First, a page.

A strange thing has happened when I moved to Hawaii. I began to think about the word timeless a lot. It, in general it is a good thing. When you think about a piece of art standing the test of time, or an article of clothing being wearable year after year, say a simple black slip dress… the badge of ’timeless’ is always donned with pride. In fact I aspire to sew timeless pieces that can be worn and loved for years.
But in Hawaii, as I woke up each day to the same beautiful weather I felt like I was caught in a time-less machine that seemed to make me stand still while the rest of the world hurled by. I felt like I was watching Dahli’s clocks melting on the beach. I’d wake up each morning in a late time zone and the rest of the world had already lived most of their their day. I couldn’t tell if it was February or July. This seasonal distortion was a weird phenomenon that made it surprisingly difficult to set goals.
To many, perpetual amazing weather seems like a good thing to have, but for me I lost all ability to feel the passage of time and stopped appreciating what was spectacular about this insanely cool, beautiful paradise I was living in. I missed Autumn, Winter and Spring and their absence weighed on me.
Not feeling time is ok when things are good, there are those moments that you wish you could live in forever. But I had had a bad few years, it seemed like every few months something deeply tragic or catastrophic would happen. I am almost certain this distain for beautiful weather was merely symbolic of what was going on in my life. The seasonal record was stuck on repeat as was the rhythm I was living in.
To celebrate stepping out of that vortex, reclaiming timeless as a good thing, and getting to a point in life where I miss Hawaii deeply, I wanted to make a dress that would stand the next test of time. For most of my time in Hawaii I religiously wore an Ogden Cami slip dress hack. I wore this dress alone, under sheer dresses, tucked into pants, tucked into a ball gown skirt for a concert….. It’s a pretty popular hack, I’ll make a separate post to pair with this one. I wanted something in that direction.
- a slip dress pattern that upped my sewing skills
- sustainable fabric choice
- addition of my own detail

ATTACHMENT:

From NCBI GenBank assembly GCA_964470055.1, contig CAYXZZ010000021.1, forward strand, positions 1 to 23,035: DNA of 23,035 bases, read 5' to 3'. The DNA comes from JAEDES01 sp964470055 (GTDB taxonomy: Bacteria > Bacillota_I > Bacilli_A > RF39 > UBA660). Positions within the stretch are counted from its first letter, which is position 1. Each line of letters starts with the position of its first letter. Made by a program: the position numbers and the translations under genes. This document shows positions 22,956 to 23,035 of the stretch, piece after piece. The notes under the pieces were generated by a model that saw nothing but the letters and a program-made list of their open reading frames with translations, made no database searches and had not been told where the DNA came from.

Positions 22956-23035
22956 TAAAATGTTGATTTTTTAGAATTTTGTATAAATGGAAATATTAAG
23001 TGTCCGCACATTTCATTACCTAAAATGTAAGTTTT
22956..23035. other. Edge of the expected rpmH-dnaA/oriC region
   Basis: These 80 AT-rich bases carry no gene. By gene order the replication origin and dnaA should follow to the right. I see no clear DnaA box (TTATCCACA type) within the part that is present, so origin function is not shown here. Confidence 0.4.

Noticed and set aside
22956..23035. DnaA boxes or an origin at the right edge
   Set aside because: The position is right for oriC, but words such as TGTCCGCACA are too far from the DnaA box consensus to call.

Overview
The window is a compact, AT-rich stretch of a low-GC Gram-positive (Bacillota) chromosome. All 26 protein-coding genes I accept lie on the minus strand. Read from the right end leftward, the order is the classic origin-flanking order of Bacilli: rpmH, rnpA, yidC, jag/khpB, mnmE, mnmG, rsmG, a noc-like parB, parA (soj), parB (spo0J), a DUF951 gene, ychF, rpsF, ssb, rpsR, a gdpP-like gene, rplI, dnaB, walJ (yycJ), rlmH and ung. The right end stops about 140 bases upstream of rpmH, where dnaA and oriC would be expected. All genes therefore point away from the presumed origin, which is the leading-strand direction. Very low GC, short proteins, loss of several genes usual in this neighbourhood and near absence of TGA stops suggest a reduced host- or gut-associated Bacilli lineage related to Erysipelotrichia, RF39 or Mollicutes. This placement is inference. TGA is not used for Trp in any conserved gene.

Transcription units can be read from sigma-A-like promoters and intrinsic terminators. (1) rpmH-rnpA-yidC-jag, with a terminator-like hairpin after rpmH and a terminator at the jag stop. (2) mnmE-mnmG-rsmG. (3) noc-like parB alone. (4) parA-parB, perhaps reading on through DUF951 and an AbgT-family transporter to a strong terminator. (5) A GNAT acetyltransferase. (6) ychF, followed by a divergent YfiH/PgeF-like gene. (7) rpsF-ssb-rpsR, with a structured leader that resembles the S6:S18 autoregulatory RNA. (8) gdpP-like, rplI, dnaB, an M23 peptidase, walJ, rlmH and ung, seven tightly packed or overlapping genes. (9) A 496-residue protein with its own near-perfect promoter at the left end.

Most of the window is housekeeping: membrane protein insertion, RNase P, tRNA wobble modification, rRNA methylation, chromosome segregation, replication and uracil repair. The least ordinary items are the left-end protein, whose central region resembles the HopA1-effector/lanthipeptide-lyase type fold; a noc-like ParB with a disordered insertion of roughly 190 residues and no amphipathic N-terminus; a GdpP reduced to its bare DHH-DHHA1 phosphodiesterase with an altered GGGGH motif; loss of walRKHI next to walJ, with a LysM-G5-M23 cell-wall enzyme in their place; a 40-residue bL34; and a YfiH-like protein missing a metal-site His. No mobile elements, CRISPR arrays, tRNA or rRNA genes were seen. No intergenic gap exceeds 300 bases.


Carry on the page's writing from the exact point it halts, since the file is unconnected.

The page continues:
And, voila! I settled on the Claudia dress from Tessuti Fabrics made from black tencel twill fabric and a tencel embroidered belt. I’ve been wanting to make a pattern from Tessuti for awhile and happy that I finally did.
*I swear the straps are sewn on straight, I didn’t realize one was twisted when I took ALL of the pictures.*
The construction of this dress was straight forward. One of the reasons why I chose it was the large amount of top stitching. For me, top stitching is one of those elements of sewing that reminds you to slow down and focus.
I think that biggest challenge might be the pockets. I had to really take my time to get the edges folded under properly. I carefully used my iron instead of finger pressing. The more pins the better! (you’ll see if you sew it) The instructions were perfect, and I thought the photos were extremely helpful and clear. There was not one point where I was scratching me head and confused about a step.
Since it was a pretty loose fitting slip dress I didn’t make a muslin, and new to this pattern company, I followed the instructions and went with my bust measurements. At the end of the day I wish I would have sized down a size because without the belt I get a little lost in the dress.
I’d like to have a shrine dedicated to this fabric. It’s opaque, it has a drape, it’s sustainable and feels amazing. It was easy to sew with, though it does fray on the faster side. It’s the first fabric I have ever wanted to but a bolt of and I think there will be a lot of tencel twill in my future.
For the belt, I cut a very long 3 inch wide strip of tencel and made a fabric belt. There are a lot of simple ways to do this and a lot of tutorials. I wanted to add some color to this dress, I chose three different shades of green to use. I used one of the decorative stitches on my machine and sewed a bunch of randomly placed lines along the belt. I really like it a lot.
The end result of this is a really well constructed dress, in a great fabric that I know will see a lot of wear.
Designer: Tessuti Patterns